Zonal capabilities for all mainstream Azure services
AZs are a combination of physical and logical infrastructure and many of our core Azure services provide the necessary support for deploying, building and operating highly available applications. AZs are an important resilient architecture for our customers and Microsoft’s own internal workloads. Azure services deploy into AZs, providing customers the assurance that applications and processes using Azure services include all the additional resiliency benefits regardless of their choice to use AZs for their own applications.
We are continuing to expand zonal capabilities, and in 2021, all foundational and mainstream Azure services will be AZ enabled. AZ enabled services are designed to provide the right level of flexibility and can be configured to be either zone-redundant (with automatic replication across zones), zonal (where instances can be pinned to a specific zone), or both.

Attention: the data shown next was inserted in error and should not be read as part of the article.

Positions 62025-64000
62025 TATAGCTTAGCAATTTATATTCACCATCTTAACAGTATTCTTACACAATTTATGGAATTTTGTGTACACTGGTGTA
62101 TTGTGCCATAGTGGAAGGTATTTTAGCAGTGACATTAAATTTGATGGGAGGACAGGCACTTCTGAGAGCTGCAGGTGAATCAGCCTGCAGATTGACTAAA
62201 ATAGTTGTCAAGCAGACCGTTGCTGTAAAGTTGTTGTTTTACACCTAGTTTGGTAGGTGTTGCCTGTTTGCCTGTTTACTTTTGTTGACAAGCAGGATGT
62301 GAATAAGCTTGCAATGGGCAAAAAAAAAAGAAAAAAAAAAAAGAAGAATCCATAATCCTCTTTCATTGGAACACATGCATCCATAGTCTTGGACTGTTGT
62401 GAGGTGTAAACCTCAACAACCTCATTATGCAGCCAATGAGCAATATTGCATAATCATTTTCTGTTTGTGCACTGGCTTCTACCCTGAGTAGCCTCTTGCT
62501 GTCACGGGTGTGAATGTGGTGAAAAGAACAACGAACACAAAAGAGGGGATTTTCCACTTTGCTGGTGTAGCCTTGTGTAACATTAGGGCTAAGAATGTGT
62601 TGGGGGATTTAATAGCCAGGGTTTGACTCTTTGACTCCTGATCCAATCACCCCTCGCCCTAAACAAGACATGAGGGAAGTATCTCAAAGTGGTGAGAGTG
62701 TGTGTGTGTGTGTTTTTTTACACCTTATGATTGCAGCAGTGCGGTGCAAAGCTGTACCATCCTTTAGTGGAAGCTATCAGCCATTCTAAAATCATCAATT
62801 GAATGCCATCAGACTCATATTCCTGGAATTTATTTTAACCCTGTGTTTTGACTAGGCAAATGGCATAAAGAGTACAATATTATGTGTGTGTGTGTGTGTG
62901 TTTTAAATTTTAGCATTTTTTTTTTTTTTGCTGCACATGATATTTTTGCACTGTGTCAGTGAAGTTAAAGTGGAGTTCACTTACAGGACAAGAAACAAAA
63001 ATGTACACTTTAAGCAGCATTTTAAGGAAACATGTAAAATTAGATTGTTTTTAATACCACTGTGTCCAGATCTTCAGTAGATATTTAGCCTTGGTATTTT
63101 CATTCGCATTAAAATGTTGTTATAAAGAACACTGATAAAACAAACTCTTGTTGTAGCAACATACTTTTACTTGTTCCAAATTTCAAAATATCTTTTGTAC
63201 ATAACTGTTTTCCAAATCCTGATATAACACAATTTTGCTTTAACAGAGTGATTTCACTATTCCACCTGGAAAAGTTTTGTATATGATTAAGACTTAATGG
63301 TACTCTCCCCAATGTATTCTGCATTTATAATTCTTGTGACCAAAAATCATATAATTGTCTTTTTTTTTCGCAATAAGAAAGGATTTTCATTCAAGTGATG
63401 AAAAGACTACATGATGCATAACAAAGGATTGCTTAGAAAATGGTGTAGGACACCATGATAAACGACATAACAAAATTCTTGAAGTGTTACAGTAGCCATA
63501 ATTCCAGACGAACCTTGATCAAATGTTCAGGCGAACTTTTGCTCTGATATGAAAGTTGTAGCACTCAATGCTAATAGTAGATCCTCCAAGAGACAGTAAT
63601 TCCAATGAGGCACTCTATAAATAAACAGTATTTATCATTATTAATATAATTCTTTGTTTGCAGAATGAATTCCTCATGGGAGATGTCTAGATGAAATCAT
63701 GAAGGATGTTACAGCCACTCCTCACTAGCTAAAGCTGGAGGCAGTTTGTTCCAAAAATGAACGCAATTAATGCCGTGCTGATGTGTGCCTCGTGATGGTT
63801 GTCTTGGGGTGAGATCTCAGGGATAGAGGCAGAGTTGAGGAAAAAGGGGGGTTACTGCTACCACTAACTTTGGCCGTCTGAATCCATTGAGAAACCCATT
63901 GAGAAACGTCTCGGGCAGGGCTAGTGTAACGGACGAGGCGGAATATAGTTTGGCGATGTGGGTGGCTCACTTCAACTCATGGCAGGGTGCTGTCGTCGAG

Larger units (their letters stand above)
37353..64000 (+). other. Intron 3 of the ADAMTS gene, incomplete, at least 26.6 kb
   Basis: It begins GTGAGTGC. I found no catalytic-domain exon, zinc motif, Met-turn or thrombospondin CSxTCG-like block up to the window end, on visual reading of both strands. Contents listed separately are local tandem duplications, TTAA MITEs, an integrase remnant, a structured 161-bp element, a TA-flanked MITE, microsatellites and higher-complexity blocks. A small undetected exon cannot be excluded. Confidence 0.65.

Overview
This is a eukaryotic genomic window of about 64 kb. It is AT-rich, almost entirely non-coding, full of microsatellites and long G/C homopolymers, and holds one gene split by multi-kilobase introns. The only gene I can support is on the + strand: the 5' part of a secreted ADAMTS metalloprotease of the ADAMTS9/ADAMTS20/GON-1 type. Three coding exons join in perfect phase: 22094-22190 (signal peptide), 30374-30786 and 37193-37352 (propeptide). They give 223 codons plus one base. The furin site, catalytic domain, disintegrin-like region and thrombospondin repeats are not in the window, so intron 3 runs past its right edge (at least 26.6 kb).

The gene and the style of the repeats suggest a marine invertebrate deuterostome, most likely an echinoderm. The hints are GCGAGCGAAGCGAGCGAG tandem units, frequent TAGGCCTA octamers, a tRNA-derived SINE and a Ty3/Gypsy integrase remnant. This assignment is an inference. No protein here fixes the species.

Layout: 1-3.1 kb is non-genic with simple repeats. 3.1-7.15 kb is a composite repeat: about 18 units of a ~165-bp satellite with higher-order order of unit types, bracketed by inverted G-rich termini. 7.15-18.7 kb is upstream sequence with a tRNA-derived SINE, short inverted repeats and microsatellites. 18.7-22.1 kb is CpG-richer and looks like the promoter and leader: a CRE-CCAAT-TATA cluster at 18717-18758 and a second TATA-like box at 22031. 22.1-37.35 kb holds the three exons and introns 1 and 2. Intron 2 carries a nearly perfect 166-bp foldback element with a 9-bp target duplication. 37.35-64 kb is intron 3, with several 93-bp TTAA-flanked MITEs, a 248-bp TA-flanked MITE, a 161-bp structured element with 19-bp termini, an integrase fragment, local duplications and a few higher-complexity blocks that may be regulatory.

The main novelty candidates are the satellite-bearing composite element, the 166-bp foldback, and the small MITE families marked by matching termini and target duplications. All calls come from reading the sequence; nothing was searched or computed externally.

Expanding customer options for business continuity and reliability
Capabilities like AZs are critical to customers requiring highly available applications to keep critical infrastructure running and available. Customers like National Australia Bank (NAB) will run 1,000 applications on Azure. NAB will co-design, develop, and invest in new cloud-based payments and customer services that take advantage of the resilience capabilities in Azure Availability Zones as part of their five-year strategic partnership with Microsoft.
“Trust and resilience are critical for the financial services industry to meet both the regulatory requirements of APRA and customer expectations. The investment that Microsoft continues to make in its Azure Availability Zones gives us, our customers and regulators peace of mind that systems will be available, and data will be protected.”—Steve Day, Executive General Manager Infrastructure, Cloud and Workplace, NAB